Paradoxically, Kubernetes is a heavily centralized system. It has an API Server in the middle, and agents called Kubelets installed on all worker nodes. All Kubelets communicate with the API Server, which keeps the state of the cluster persisted in a centralized repository: the etcd cluster. The etcd cluster is a fairly simple Raft-backed distributed KV-store. Most production configurations use between 3 and 7 nodes for etcd clusters.
To maintain the cluster membership information, all the Kubelets are required to maintain a connection with the API Server and send heartbeats every period of time (for example 10 seconds).
Such an approach can have negative effects on the scalability. A good example of such an issue is presented here (with some mitigation proposals – not as great as might seem, what I will explain later).
Decentralized - Ring and Failure Detection
The key to understanding the design of Service Fabric is the following quote:
"The design of fault-tolerant systems will be simple if faulty processes can be reliably detected. […] Distributed consensus, which is at the heart of numerous coordination problems, has trivially simple solution if there is a reliable failure detection service."
- Sukumar Ghosh, Distributed Systems - An Algorithmic Approach, Second Edition
The authors of Service Fabric, instead of using a distributed consensus protocol like raft or paxos (which does not scale well with growing number of nodes), or using a centralized store for cluster state (which might use distributed consensus underneath, and which represents a separate point of failure), have focused on designing a fully distributed system. Within Service Fabric’s architecture, this is referred to as the Federation Subsystem.
The Federation Subsystem is responsible for giving a consistent answer to the core question: is the specific node part of the system? In the centralized approach discussed earlier, this answer was given by the API Server based on the heartbeats received from all the nodes. In Service Fabric, the nodes are organized in a ring and heartbeats are only sent to a small subset of nodes called the neighborhood.
The arbitration procedure, which involves more nodes beside the monitors, is only executed in case of problems like missed heartbeats. This significantly decreases the traffic and potential network congestion problems, as the traffic is evenly distributed across the cluster. During arbitration, a quorum of privileged nodes (called arbitration group) is established to help resolve the possible failure detection conflicts, isolate appropriate nodes, and maintain a consistent view of the ring.
This is a simplified description of failure detection and arbitration – you can see the full algorithm in the following paper - Kakivaya et al., EuroSys’18 (nicely summarized in the Morning Paper blog post).
Core infrastructure services
Due to its centralized nature, most of the core infrastructure services in Kubernetes are placed on the master nodes.
Service Fabric uses a different approach, where most system services are standard Service Fabric Reliable Services and are distributed among the entire cluster respecting the placement constraints. For example Azure-hosted Service Fabric clusters run system services on the primary node type only.
If something goes wrong
A lot of things can go wrong (the more machines in the cluster, the more likely), the most trivial examples being node failure, workload failure, or network outage. To achieve the best availability, failed nodes should be detected ASAP, but this is way more important for stateful workloads than stateless ones.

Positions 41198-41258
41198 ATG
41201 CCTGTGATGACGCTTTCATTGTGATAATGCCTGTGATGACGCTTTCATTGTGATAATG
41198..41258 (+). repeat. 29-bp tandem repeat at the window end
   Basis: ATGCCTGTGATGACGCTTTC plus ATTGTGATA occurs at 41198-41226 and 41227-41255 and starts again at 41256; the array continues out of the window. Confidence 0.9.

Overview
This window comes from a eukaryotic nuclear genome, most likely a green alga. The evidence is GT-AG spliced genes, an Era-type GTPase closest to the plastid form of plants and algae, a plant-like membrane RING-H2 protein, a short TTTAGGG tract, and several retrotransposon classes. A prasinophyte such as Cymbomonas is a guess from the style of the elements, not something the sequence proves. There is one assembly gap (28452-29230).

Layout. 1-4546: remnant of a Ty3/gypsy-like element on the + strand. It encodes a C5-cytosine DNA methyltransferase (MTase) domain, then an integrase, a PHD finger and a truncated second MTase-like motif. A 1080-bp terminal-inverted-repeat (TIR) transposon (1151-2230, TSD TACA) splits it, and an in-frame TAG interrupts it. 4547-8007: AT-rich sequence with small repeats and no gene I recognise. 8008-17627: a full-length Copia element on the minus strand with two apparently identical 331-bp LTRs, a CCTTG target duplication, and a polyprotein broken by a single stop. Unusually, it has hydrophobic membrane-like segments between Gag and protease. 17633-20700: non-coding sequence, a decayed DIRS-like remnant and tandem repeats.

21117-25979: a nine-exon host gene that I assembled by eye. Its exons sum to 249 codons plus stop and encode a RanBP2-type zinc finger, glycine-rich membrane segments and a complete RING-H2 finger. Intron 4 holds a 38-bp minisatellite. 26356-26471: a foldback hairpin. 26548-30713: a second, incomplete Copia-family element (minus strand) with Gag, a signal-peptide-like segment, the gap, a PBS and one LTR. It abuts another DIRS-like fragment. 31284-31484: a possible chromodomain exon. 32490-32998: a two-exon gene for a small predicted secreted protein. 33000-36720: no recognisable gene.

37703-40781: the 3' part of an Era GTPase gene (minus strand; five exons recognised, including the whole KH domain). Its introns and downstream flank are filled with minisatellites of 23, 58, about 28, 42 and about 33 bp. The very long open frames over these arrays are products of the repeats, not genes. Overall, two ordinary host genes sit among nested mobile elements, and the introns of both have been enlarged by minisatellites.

In case of stateless workloads, one can have multiple instances of a service that will accept the traffic if a single instance is not available. Kubernetes addresses failure detection via liveness probes that allow it to determine whether a specific service instance is up or down. Alternatively, load balancer probes also help detect a malfunctioning service.
False positives are not a big problem here – there is no singleton guarantee. By default, Kubernetes will need around five minutes to determine that a node is dead (it much earlier marks that node as a suspected and it stops scheduling workloads for it).
Split brain and other stateful disasters
On the other hand, for stateful workloads, a false positive can mean disaster. It leads to typical problems like split brain, lost writes and many others. There are many different approaches to dealing with this issue (fencing, STONITH, distributed consensus, leases), but the most important point is that for a strong consistent workloads you cannot have two processes running at the same time where both are able to perform writes. This is the place where fast failure detection brings the most value.
Because Service Fabric was designed to run both stateless and stateful workloads, it tries to detect dead nodes ASAP. Its design allows sending heartbeats much more often in order to detect and correct failure. 5 minutes of unavailability is unacceptable for a stateful service in many scenarios. The default lease duration in Service Fabric is 30 seconds, though different types of failures can be detected sooner, and most network partitions are detected within 10 to 15 seconds.
Eventually consistent databases like Riak (especially with facilities like good CRDT-support) are much better candidates to run on K8S clusters than the strong consistent databases.
Where is the state persisted?
The above helps explain why Kubernetes is good for stateless services but may not the best pick for stateful workloads. However, a fair question is why should we even use stateful services, when are all used to persisting data in a centralized database?
The first and most obvious answer is because the database must be managed as well, and unless you are using DBaaS, you must host it somewhere. The other answer is because local stateful services can be faster than remote data storage. If the database is on the local machine or in-process, it allows workloads to achieve sub-millisecond latencies, especially in conjunction with ephemeral SSD or NVME. A typical machine for a Service Fabric node should ideally have a large ephemeral SSD not use external volumes, allowing the services to make best use of the local hardware.